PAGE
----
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Aug 7, 2017

TABC Ports of Entry Officers Keeping Texans Safe by Seizing Illicit Alcohol at Border

A recent warning by the U.S. State Department regarding possible tainted or counterfeit alcohol purchased abroad is helping to raise awareness of a common issue witnessed by Texas Alcoholic Beverage Commission officials working at the Texas-Mexico border.

Tax Compliance Officers (TCOs) from TABC's Ports of Entry Division seized more than 1,000 containers of illicit or dangerous alcohol brought by travelers crossing into Texas from Mexico during the 2017 fiscal year. "Illicit alcohol" includes any alcohol products which are not properly labeled or are carried in improper containers. Such products may also contain dangerous or illegal additives, making them unsafe for human consumption.

TABC is charged with collecting the required taxes on any alcohol brought into the state via the Texas-Mexico border. According to TABC Ports of Entry Chief John Reney, officers frequently encounter individuals trying to bring in illicit alcohol.

"It's not uncommon for our TCOs to identify alcohol in unmarked containers, such as a gasoline container or water bottle," Reney said. "These products, if allowed to enter Texas, could prove dangerous to consumers. For that reason, we seize the products and destroy them before they can enter the marketplace."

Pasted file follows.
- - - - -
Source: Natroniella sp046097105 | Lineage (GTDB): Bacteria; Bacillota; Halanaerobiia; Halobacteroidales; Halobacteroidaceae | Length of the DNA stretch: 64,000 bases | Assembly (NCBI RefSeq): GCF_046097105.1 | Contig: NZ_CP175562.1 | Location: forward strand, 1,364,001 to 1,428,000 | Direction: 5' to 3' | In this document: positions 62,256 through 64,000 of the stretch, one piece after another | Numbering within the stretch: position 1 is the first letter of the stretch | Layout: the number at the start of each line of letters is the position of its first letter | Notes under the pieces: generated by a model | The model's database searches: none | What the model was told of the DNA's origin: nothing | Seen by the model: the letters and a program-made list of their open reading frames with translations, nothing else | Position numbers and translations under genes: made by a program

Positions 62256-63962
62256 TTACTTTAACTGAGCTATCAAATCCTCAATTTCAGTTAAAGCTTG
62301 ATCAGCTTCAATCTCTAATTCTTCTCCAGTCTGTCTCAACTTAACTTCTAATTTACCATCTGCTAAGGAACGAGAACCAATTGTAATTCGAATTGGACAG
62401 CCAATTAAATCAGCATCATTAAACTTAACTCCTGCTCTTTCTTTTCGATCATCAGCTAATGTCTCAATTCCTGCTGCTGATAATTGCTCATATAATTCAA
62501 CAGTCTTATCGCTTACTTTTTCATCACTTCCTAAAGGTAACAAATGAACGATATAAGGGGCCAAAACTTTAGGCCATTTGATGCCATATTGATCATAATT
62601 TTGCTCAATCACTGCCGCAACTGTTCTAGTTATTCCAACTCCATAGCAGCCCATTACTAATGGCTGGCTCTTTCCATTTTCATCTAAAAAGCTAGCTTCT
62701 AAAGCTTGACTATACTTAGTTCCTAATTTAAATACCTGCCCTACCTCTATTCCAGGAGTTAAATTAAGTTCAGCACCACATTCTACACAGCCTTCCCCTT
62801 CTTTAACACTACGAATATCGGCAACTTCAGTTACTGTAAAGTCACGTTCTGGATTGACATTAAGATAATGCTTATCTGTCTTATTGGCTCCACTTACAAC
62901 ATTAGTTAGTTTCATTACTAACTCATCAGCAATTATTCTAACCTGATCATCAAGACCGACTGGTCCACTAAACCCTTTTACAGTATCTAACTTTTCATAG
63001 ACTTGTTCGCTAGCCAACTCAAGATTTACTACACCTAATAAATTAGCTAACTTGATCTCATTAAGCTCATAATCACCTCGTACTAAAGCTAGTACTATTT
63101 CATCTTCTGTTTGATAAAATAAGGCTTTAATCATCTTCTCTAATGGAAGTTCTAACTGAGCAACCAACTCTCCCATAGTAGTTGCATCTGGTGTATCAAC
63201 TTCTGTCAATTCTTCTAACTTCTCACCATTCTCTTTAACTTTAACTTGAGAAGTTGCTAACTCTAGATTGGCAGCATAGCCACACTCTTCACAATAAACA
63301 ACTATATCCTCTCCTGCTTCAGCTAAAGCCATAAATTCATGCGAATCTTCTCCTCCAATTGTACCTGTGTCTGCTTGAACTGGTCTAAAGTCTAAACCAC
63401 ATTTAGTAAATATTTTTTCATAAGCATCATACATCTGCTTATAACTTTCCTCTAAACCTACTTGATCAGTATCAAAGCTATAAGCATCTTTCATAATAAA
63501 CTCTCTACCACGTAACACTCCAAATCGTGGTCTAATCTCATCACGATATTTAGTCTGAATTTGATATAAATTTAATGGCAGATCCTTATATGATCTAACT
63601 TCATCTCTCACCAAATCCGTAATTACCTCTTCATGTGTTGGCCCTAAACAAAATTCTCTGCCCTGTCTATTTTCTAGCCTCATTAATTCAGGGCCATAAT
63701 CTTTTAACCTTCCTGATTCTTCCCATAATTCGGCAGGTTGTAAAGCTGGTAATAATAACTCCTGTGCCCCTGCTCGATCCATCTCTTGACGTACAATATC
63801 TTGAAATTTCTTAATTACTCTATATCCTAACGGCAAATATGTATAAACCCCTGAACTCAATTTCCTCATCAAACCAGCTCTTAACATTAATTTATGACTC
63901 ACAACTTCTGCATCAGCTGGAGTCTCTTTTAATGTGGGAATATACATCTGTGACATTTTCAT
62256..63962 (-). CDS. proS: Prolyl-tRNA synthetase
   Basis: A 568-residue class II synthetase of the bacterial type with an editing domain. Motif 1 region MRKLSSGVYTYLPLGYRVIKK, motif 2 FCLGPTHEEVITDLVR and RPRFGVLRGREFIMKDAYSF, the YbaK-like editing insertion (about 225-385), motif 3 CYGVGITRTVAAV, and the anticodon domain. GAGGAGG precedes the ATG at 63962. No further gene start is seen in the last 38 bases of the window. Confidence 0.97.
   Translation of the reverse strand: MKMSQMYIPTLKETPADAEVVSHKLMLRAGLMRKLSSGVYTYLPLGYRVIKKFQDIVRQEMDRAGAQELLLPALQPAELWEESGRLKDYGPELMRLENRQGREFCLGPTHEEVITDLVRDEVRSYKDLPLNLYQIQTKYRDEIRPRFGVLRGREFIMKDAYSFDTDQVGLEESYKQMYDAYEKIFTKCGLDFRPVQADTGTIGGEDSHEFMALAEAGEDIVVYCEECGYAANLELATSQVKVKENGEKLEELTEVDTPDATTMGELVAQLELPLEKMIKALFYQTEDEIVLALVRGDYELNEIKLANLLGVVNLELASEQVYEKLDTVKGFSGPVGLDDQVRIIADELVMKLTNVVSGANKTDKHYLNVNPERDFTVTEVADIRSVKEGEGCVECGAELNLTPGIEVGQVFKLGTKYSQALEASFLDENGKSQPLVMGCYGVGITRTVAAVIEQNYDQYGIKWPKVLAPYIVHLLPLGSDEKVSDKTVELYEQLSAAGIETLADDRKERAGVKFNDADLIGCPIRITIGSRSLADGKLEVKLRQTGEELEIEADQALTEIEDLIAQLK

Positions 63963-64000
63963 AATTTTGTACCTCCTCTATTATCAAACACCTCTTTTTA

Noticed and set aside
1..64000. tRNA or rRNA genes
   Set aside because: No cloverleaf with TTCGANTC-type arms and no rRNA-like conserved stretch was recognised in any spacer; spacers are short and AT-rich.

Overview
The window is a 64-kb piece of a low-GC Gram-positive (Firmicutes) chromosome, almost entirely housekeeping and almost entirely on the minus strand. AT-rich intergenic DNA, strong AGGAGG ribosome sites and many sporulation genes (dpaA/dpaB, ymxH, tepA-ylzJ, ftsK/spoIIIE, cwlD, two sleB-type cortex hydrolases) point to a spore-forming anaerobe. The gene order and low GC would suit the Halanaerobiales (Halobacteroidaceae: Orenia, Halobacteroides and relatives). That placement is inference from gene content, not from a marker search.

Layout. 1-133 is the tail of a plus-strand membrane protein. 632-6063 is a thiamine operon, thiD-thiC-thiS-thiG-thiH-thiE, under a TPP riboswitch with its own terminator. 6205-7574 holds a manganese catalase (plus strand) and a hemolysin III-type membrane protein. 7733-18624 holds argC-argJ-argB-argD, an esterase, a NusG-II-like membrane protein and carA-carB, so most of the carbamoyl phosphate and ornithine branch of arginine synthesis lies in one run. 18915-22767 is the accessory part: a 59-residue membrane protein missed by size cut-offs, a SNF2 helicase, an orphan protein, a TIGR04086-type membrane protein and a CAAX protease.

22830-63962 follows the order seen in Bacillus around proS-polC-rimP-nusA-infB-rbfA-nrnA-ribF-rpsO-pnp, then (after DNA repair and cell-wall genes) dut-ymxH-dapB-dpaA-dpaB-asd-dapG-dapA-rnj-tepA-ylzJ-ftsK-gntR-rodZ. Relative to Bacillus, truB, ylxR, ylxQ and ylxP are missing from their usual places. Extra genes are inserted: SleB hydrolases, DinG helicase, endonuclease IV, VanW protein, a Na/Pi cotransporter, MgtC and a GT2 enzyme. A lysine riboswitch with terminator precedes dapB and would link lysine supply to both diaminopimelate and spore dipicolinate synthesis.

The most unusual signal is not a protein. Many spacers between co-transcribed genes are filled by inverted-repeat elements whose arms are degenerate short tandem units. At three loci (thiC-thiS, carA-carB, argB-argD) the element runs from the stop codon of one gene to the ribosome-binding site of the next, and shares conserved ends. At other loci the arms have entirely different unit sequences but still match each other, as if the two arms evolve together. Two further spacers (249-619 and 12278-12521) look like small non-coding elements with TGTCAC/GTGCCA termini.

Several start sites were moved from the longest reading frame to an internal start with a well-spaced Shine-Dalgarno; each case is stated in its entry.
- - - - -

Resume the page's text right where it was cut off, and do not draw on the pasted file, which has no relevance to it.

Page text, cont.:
TABC serves as the first line of defense against such products, said A. Bentley Nettles, TABC Executive Director.

"One of TABC's primary duties is upholding public safety," Nettles said. "While most people think that only involves our law enforcement operations, a huge piece of that mission includes keeping dangerous products like these out of Texas. We have people at the border crossings trained to identify and seize any illicit alcohol products which could prove harmful to Texas consumers."

For more information about TABC's Ports of Entry mission, visit

Media contact:
Chris Porter
TABC Public Information Officer
(512) 206-3462

Three fuel containers containing 45 gallons of pulque were seized by TABC Tax Compliance Officers at the Laredo international port of entry July 25. Photo by "Texas Alcoholic Beverage Commission"

A fuel stabilizer bottle filled with whisky is one example of the dozens of illicit alcohol products seized by TABC Ports of Entry officers each month. Photo by "Texas Alcoholic Beverage Commission"

TABC Ports of Entry officers seized this jar filled with mescal in El Paso June 8. TABC inspects and taxes all alcohol products carried by travelers entering Texas from Mexico. Photo by "Texas Alcoholic Beverage Commission"